Despite this, the researchers highlight that the crystallisation of many membrane proteins remains extremely difficult and imprecise and as there are only a handful of XFEL machines in the world, other imaging techniques are required.
An improved technique
So, the researchers turned to cryogenic electron microscopy (cryo-EM) methods, microcrystal electron diffraction (MicroED) and lipidic cubic phase (LCP) crystallisation. Zhu explained that this technique involved flash-freezing protein crystals in a thin veneer of ice, then subjecting the samples to a beam of electrons. As in the case of X-ray crystallography, the method used diffraction patterns to assemble final detailed structures; however, this time the diffraction came from electrons rather than X-rays.
Zhu highlighted that LCP crystallisation has demonstrated its many benefits for membrane protein structure determination in the past few decades, while MicroED can collect data from crystals too small and irregular to be used for conventional synchrotron X-ray crystallography. In their study, the researchers used MicroED after LCP crystallisation to produce high-resolution diffraction images of two important model proteins: Proteinase K, and the human A2A adenosine receptor whose functions include modulation of neurotransmitters in the brain, cardiac vasodilation and T-cell immune response.
First, the researchers embedded the proteins in LCP, which mimics the native environment such proteins naturally occur in by providing a lipid environment very close to that of the native membrane protein. However, Zhu explained that with the high viscosity of the LCP matrix, the small crystals are not well suited to standard MicroED sample preparation protocols. To overcome this challenge, the researchers lowered the viscosity by mixing the sample with certain chemicals to convert the phase into a less viscous phase while the second was to utilise the lipase and hydrolyse the LCP matrix to convert it to a liquid phase.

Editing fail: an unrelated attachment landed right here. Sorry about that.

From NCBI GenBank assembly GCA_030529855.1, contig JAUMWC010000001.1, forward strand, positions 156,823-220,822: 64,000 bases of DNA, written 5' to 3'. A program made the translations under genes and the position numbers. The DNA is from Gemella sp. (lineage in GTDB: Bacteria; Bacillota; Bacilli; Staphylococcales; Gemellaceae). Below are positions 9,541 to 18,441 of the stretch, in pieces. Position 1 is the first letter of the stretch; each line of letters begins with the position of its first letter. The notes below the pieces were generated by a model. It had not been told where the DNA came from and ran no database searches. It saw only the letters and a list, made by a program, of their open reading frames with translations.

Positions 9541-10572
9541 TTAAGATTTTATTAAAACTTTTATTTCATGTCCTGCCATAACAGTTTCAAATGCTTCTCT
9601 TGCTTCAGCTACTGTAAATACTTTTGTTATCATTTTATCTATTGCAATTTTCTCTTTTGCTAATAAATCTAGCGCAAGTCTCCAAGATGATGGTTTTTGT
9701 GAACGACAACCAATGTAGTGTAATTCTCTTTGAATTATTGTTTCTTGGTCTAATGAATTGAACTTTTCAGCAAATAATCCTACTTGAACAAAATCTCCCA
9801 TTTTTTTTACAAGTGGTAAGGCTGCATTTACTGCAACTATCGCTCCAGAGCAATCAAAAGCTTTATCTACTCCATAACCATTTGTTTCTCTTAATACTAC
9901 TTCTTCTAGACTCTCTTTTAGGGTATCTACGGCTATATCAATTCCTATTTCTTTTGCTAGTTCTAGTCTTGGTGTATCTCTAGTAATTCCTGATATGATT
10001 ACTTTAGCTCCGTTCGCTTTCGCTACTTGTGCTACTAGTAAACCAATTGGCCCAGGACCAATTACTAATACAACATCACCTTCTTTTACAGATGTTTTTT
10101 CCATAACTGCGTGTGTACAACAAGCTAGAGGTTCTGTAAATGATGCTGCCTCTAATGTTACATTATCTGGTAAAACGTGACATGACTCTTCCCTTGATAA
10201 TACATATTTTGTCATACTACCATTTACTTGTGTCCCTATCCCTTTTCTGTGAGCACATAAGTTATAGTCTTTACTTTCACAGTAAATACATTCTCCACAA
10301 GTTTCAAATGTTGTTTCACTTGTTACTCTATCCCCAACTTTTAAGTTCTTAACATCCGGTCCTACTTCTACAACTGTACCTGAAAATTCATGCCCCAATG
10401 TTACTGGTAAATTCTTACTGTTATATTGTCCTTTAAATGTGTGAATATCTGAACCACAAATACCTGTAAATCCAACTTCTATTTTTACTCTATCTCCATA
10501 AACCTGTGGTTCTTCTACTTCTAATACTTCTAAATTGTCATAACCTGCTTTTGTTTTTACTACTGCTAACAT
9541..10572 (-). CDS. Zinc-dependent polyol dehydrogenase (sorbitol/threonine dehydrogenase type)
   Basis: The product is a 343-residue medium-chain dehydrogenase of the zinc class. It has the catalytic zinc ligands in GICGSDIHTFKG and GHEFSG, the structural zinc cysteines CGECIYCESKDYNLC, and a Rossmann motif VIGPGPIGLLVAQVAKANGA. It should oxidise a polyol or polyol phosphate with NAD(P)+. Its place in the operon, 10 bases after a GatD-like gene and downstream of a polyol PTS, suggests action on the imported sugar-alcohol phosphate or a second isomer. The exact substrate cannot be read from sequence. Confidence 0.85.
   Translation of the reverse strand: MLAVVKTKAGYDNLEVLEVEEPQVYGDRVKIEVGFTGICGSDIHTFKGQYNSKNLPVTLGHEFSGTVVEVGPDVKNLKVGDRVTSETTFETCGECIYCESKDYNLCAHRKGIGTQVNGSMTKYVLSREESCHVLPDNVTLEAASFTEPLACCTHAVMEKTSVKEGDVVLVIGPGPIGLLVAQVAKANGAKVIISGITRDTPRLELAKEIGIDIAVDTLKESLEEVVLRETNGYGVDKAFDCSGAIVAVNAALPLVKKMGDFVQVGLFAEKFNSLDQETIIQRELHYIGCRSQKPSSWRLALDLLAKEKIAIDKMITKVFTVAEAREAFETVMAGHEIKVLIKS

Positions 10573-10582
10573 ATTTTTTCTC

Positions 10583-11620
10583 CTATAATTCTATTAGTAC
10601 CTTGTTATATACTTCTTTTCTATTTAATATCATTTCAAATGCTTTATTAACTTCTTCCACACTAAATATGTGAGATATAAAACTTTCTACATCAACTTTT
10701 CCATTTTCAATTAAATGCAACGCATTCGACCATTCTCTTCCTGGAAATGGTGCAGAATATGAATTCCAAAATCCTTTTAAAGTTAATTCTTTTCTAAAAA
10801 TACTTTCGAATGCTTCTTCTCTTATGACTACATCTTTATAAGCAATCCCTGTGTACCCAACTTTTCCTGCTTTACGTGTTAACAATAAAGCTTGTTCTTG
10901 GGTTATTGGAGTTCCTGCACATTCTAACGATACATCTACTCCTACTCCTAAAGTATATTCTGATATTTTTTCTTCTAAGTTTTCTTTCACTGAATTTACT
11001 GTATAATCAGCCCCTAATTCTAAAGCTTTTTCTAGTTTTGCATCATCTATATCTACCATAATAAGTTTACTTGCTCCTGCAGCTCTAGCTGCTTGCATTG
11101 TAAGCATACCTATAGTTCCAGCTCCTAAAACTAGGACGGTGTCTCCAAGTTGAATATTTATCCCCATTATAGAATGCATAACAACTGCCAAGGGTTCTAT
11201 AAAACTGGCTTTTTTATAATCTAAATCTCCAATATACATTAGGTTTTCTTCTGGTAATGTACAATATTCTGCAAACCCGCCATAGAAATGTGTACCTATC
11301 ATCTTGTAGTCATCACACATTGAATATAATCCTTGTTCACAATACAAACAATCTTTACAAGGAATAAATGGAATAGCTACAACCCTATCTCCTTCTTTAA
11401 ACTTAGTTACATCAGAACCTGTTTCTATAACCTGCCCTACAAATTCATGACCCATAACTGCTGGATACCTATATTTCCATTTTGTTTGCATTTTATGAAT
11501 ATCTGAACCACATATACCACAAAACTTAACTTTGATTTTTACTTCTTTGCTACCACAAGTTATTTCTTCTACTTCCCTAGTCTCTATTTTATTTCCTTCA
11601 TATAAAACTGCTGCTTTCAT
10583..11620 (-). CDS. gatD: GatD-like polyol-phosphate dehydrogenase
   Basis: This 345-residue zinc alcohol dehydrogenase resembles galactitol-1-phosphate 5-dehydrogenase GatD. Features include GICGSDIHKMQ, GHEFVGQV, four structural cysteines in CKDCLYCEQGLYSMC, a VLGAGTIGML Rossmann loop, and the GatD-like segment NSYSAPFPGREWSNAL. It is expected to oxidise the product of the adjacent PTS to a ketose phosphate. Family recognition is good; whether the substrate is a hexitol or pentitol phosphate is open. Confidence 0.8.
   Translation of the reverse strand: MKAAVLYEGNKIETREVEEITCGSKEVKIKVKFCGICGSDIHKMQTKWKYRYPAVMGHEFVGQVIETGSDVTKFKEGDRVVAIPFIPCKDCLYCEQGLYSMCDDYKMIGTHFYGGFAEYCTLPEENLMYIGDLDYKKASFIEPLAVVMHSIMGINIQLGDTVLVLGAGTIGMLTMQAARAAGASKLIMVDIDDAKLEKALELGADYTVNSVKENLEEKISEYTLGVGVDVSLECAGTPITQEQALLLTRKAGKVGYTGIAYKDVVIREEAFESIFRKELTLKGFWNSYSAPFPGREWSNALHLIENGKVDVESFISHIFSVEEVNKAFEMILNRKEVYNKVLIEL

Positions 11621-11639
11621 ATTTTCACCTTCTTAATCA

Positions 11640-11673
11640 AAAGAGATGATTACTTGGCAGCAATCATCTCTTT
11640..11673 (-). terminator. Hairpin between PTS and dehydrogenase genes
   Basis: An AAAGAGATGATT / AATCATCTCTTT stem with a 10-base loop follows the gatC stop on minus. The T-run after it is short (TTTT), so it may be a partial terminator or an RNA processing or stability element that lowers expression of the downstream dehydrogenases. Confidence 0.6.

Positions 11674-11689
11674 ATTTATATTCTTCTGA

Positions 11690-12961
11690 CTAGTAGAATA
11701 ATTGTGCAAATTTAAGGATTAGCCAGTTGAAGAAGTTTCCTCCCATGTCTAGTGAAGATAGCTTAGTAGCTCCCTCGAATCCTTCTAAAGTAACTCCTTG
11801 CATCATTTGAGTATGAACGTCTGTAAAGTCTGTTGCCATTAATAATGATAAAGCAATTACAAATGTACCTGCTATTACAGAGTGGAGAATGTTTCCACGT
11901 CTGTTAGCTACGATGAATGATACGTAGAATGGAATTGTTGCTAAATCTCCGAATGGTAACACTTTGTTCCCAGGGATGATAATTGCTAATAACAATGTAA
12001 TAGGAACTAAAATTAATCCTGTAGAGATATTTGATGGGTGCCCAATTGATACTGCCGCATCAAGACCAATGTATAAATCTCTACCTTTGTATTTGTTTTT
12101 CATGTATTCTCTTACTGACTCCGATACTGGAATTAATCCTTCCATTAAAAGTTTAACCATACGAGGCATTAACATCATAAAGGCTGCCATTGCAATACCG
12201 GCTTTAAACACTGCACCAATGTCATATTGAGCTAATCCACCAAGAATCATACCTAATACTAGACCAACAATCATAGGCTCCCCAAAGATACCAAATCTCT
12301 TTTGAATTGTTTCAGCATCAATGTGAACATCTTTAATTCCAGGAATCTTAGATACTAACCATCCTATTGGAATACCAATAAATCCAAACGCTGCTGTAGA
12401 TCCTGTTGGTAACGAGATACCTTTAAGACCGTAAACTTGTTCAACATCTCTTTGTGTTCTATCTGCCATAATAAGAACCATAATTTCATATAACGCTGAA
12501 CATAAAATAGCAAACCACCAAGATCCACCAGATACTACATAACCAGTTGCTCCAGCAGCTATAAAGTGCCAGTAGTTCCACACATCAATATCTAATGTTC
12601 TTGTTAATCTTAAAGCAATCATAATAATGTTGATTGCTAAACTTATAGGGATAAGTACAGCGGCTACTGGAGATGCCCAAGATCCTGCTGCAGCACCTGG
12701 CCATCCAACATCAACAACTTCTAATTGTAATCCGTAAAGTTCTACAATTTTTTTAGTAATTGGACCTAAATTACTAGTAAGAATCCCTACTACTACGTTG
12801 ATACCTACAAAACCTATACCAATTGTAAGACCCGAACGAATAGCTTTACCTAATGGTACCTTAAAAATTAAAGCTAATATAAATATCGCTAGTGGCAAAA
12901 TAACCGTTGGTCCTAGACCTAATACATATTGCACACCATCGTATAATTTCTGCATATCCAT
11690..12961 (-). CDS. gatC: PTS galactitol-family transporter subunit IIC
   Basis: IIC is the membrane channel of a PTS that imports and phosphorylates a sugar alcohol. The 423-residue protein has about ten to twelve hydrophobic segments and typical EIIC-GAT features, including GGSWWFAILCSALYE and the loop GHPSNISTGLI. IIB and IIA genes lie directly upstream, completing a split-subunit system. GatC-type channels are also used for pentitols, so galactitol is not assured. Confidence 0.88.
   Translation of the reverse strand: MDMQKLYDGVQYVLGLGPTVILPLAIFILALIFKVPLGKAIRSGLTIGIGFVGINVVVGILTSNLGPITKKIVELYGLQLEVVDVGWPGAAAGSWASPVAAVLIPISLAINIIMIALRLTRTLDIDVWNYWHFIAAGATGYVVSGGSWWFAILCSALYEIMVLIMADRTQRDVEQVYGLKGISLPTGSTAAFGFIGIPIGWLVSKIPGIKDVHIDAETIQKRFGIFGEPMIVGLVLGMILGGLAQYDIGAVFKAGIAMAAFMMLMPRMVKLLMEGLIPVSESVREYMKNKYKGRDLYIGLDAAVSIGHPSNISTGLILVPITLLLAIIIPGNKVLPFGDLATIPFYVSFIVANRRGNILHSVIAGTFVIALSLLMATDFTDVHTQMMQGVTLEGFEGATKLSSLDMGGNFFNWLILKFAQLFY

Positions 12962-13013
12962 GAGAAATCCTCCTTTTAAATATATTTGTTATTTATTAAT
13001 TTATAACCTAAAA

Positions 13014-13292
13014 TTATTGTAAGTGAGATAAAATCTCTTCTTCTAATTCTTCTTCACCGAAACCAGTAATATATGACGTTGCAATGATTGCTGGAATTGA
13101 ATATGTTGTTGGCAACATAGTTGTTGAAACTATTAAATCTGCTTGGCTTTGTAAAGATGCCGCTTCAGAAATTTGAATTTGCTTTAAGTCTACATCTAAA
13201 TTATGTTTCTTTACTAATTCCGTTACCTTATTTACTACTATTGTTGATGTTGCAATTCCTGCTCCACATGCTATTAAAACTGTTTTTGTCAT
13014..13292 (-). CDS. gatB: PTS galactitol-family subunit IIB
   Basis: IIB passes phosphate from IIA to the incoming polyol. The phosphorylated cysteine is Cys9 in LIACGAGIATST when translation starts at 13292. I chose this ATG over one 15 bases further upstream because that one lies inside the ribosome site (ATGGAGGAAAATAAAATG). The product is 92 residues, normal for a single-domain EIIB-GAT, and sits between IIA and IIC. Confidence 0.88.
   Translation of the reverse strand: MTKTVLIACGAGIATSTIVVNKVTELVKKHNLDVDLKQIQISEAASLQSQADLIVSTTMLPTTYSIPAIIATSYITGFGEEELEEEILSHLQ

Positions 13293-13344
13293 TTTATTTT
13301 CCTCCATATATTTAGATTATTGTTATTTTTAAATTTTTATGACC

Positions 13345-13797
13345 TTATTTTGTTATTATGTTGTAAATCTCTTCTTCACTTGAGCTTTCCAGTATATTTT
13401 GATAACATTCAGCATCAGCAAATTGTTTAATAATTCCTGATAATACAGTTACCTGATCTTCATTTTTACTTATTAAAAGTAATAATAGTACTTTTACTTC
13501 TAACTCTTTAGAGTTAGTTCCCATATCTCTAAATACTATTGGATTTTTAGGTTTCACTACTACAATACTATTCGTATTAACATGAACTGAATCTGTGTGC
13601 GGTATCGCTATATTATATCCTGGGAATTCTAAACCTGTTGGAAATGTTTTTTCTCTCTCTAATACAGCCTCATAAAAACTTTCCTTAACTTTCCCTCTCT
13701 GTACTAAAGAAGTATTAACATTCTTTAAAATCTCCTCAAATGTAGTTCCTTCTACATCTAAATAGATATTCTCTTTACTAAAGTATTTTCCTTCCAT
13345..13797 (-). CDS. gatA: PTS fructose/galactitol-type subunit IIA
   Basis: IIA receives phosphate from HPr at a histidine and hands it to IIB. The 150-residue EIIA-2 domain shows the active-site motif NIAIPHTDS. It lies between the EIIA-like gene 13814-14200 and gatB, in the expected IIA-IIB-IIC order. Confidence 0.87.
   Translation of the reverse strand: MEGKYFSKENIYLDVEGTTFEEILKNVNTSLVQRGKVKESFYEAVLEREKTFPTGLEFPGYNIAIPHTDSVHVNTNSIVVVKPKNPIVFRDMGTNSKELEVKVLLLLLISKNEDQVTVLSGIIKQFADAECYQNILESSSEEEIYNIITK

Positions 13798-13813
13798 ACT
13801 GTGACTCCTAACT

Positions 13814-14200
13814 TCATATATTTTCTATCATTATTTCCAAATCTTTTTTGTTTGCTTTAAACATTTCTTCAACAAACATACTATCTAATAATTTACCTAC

The LCP samples were then subjected to electron microscopy, using the MicroED method, which permitted the imaging of the extremely thin, sub-micron-sized crystals. The team then continually rotated the LCP crystals under the electron microscope to allow multiple diffraction patterns to be acquired from a single crystal with an extremely low, damage-free electron dose. “With the new methodology, we do not have to optimise the crystal size,” Zhu said.
…the position of membrane proteins renders them ideal targets to transmit oral medications”
The team conclude that the ability to examine proteins that can only form micro- or nanocrystals opens the door to the structural determination of many vitally important membrane proteins that have eluded conventional means of investigation, particularly GPCRs. The extensive application of LCP-MicroED offers promise for improved approaches for structural determination of challenging protein targets. Emphasising the importance of the new LCP method, Zhu remarked that as only a few crystals are needed, it makes the process much more accessible to researchers and that overall, these blueprints can be used to facilitate new therapeutic drug design from more precise insights.